An unidentified attacker hacked a Czech news service’s website and published a fake story on Tuesday claiming that an assassination attempt had been made against the newly elected Slovak president, Peter Pellegrini.

According to the government-owned public service Czech News Agency (CTK), the attacker posted the false article directly to its website, meaning the story was not distributed to the service’s clients.

The article has since been retracted, with CTK declaring it to be a fake and announcing that it had informed the country’s intelligence agencies and cybersecurity authority about the breach.

The headline of the fake story claimed that Slovakia’s domestic intelligence agency, the Security Information Service (BIS), “prevented an assassination attempt on the newly elected Slovak President Petr Pelligrini.”

Readers noted that the story misspelled Peter Pellegrini’s name.

Pellegrini was elected earlier this month, providing what Reuters reported was a boost to Slovakia’s pro-Russian prime minister Robert Fico. Despite Slovakia’s NATO membership, Pellegrini has said he would oppose sending the country’s armed forces to assist a member state if it were attacked by Russia.

The false story published on Tuesday in both Czech and English said that the fictitious attempted assassination of Pellegrini was planned by Ukrainian nationals. It named Vitaliy Usatyy, Kyiv’s charge d’affaires in Prague, as one of the perpetrators.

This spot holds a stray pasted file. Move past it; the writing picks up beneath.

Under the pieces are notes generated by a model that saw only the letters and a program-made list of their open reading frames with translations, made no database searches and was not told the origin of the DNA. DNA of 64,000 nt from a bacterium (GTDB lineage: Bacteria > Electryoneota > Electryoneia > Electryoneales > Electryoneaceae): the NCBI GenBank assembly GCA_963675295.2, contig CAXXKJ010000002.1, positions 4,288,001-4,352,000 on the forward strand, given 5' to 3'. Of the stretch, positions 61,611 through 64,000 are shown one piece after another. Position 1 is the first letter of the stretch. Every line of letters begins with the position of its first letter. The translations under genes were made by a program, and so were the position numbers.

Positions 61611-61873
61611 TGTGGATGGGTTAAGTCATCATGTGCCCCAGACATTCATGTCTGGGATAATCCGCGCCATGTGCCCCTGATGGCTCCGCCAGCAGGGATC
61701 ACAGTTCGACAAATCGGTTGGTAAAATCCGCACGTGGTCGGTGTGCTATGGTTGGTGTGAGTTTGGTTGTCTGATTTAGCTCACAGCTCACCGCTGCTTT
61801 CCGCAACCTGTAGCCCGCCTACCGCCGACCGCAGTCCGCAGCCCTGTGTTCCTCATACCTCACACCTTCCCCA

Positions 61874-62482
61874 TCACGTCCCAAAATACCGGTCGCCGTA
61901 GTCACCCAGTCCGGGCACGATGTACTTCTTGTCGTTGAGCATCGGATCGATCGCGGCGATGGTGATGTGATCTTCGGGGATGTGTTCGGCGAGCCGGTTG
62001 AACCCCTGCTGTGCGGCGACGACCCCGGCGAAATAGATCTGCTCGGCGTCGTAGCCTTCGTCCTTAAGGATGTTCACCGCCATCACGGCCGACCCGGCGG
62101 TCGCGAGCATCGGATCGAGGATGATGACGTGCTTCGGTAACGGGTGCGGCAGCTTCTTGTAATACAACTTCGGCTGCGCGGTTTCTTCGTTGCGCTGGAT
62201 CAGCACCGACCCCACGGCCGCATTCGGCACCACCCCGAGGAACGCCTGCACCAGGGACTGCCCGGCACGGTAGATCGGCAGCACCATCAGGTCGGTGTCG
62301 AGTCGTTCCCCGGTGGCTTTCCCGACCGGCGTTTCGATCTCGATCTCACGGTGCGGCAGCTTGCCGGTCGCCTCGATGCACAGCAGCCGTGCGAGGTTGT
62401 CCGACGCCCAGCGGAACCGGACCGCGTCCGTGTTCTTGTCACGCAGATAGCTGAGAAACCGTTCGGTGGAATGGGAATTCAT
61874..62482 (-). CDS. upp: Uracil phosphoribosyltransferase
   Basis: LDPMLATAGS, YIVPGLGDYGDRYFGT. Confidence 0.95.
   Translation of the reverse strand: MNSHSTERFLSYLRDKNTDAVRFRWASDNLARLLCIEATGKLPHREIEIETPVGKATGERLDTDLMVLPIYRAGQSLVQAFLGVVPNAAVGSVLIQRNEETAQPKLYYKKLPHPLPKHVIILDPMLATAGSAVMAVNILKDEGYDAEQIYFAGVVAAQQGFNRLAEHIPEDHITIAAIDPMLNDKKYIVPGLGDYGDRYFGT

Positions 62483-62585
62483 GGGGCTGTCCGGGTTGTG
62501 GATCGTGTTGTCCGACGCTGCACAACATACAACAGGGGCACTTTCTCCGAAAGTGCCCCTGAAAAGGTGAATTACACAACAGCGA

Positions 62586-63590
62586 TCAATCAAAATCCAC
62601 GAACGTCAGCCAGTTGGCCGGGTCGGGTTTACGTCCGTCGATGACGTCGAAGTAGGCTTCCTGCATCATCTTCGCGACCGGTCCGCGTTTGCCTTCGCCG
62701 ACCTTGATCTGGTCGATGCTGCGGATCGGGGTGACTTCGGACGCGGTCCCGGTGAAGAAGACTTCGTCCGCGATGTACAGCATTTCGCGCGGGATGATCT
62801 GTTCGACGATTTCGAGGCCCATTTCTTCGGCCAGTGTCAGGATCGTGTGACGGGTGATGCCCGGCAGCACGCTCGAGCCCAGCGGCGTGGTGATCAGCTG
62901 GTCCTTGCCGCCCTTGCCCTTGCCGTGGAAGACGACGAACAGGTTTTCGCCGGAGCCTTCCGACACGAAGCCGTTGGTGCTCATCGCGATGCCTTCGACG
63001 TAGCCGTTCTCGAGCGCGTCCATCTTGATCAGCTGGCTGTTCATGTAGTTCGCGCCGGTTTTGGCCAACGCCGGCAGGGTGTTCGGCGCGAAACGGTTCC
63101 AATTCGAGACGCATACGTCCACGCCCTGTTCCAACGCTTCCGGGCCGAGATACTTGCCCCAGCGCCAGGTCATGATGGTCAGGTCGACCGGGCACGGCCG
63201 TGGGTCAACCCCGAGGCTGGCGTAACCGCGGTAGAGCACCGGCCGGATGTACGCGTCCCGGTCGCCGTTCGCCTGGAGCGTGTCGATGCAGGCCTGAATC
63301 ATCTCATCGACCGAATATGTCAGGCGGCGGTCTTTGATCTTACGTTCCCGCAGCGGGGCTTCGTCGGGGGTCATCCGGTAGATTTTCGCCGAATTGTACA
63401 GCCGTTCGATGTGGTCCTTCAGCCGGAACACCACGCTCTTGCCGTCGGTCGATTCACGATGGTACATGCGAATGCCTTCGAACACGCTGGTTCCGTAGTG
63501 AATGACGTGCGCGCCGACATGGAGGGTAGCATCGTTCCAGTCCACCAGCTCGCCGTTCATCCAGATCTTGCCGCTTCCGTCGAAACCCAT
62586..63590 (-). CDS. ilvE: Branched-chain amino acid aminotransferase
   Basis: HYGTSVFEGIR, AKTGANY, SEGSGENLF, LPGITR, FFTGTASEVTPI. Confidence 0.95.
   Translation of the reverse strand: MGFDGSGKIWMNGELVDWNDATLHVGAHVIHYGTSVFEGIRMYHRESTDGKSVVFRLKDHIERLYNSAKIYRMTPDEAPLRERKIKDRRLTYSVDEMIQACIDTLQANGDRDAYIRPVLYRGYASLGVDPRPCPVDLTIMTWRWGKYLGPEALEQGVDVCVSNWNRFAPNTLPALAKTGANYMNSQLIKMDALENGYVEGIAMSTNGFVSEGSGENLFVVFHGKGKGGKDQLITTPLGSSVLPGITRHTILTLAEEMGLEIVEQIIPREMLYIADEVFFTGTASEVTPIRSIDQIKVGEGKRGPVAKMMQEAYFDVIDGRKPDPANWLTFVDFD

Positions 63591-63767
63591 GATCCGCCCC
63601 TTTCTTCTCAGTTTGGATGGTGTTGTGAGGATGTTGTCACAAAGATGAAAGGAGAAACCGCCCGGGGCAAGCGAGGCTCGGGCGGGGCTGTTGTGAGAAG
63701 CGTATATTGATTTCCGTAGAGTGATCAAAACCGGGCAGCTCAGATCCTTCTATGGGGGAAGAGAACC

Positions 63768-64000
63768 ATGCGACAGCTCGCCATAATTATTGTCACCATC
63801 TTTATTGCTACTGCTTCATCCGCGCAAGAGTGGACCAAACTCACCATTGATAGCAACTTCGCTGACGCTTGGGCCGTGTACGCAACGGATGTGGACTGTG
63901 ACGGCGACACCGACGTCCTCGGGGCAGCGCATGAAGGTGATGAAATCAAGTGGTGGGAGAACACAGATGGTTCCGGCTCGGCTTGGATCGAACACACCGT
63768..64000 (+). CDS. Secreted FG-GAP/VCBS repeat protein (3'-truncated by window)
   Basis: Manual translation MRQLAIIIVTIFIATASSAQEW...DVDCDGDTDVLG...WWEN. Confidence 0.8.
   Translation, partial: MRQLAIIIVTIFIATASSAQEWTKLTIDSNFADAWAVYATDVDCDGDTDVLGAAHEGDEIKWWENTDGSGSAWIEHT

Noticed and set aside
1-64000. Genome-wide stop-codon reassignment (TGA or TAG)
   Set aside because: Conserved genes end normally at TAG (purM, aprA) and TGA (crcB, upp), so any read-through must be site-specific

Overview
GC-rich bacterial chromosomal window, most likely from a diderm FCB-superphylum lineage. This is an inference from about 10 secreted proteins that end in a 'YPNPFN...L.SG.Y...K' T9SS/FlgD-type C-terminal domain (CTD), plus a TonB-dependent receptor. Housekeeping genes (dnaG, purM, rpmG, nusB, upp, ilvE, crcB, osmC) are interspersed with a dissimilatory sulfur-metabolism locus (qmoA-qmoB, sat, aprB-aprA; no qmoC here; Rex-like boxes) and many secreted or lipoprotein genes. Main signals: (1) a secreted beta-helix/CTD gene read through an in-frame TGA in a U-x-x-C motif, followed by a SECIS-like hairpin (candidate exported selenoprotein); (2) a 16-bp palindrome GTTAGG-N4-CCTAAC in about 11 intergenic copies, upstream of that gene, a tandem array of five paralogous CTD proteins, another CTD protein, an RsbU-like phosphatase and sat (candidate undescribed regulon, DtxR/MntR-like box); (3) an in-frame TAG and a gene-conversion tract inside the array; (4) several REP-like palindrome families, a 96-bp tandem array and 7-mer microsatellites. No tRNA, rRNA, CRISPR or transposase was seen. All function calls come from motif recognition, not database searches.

CTK described the incident as an act of disinformation. No evidence has yet been published tying the hack to a particular actor, and the news agency said it would not be releasing further information.

CTK is published in both Czechia and Slovakia and has been in operation since 1918, when Czechoslovakia declared its independence from Austria-Hungary. It has been an editorially independent public news service since the Velvet Revolution in 1989, following the collapse of the Communist Party.

Similar publications of false stories on hacked legitimate news sites have previously been described as information operations by Mandiant, and attributed to a notorious group of hackers affiliated with the Belarusian government.

The group, tracked as Ghostwriter, as well as UNC1151 and Storm-0157, is known to target journalists with spearphishing emails in order to gain access to their organization’s content management systems.

GhostWriter has previously targeted Ukrainian military personnel and Poland’s government services before. The group mostly carries out phishing operations that steal email login credentials, compromise websites and distribute malware.

In one attempt to inflame tensions in Poland, the hackers published a news story “that a priest had been murdered by a migrant who they claimed was an Iraqi national and who had been in Lithuania and snuck into Poland,” according to Benjamin Read, Mandiant’s director of cyber espionage analysis. But “the priest was still alive – people called him and he was still alive – so it wasn’t necessarily very effective.”

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